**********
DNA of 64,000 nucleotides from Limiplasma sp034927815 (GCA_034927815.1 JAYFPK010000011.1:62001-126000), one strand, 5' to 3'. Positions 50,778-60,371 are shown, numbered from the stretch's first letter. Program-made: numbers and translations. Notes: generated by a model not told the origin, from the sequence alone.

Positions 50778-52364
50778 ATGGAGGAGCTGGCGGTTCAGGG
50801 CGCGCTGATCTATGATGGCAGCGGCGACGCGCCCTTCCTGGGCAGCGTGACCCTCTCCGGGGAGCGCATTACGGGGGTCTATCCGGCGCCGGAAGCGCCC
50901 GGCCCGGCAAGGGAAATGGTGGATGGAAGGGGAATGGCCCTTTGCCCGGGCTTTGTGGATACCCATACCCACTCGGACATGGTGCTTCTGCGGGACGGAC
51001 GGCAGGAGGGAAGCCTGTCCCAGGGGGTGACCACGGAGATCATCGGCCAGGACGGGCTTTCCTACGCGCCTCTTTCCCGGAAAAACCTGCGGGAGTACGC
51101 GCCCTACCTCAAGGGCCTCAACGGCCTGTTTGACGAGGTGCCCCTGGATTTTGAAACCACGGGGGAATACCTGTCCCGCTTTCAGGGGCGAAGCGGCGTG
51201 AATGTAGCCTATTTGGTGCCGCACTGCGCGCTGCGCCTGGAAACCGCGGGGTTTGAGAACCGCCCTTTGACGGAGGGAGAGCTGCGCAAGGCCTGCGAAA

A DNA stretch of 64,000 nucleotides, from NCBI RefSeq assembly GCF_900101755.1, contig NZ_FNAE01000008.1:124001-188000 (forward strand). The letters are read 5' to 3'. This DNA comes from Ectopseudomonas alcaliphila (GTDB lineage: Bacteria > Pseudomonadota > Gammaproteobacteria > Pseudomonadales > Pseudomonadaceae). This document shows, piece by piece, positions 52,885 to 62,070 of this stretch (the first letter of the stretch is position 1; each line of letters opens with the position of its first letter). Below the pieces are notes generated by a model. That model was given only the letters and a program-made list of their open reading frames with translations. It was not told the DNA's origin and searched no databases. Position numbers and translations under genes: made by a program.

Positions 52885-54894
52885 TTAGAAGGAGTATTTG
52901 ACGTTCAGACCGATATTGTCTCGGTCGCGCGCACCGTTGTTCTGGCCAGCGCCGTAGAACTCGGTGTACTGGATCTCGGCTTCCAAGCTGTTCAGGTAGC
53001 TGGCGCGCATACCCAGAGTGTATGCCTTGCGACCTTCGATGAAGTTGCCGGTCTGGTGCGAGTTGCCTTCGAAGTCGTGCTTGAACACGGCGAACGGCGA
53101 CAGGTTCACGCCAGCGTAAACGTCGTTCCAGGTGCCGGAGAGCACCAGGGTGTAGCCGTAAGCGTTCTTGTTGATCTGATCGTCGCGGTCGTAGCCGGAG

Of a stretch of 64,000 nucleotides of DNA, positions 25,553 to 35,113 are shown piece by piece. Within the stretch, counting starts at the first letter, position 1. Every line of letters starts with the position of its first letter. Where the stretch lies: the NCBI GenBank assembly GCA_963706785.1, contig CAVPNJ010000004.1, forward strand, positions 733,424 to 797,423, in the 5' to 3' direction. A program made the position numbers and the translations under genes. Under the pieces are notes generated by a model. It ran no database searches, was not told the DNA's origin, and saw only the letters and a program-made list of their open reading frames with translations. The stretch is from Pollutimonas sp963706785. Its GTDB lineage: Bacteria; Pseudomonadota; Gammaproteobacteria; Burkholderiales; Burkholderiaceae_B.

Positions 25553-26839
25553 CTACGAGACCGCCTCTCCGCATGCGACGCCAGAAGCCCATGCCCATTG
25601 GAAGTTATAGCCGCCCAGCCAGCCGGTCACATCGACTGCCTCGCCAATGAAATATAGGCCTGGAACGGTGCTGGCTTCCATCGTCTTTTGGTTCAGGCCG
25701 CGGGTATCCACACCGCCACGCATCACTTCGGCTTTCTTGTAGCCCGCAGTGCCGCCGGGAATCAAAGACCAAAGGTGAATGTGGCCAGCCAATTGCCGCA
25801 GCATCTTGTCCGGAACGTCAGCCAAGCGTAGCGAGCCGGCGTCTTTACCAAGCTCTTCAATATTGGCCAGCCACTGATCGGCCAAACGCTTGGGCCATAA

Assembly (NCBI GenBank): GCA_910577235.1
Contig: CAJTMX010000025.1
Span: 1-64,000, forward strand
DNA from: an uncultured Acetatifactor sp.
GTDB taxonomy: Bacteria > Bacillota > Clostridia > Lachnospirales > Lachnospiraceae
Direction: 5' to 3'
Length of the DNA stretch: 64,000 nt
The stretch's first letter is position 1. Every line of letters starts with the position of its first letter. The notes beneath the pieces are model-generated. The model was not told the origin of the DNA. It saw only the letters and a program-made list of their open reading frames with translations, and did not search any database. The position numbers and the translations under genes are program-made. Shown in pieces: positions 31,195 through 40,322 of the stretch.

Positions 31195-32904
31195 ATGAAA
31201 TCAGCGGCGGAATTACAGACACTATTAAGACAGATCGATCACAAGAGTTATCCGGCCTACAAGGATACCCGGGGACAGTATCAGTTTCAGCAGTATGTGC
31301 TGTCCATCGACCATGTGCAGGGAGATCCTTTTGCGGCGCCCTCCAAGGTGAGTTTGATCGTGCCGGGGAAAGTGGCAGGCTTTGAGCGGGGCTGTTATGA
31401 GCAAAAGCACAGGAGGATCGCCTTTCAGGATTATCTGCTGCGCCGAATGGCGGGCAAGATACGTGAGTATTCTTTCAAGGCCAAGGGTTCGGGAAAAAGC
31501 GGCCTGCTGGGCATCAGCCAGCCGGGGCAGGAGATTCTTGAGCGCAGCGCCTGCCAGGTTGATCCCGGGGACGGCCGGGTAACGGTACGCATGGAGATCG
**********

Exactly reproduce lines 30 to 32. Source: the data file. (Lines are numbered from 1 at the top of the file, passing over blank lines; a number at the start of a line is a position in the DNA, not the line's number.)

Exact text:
31195 ATGAAA
31201 TCAGCGGCGGAATTACAGACACTATTAAGACAGATCGATCACAAGAGTTATCCGGCCTACAAGGATACCCGGGGACAGTATCAGTTTCAGCAGTATGTGC
31301 TGTCCATCGACCATGTGCAGGGAGATCCTTTTGCGGCGCCCTCCAAGGTGAGTTTGATCGTGCCGGGGAAAGTGGCAGGCTTTGAGCGGGGCTGTTATGA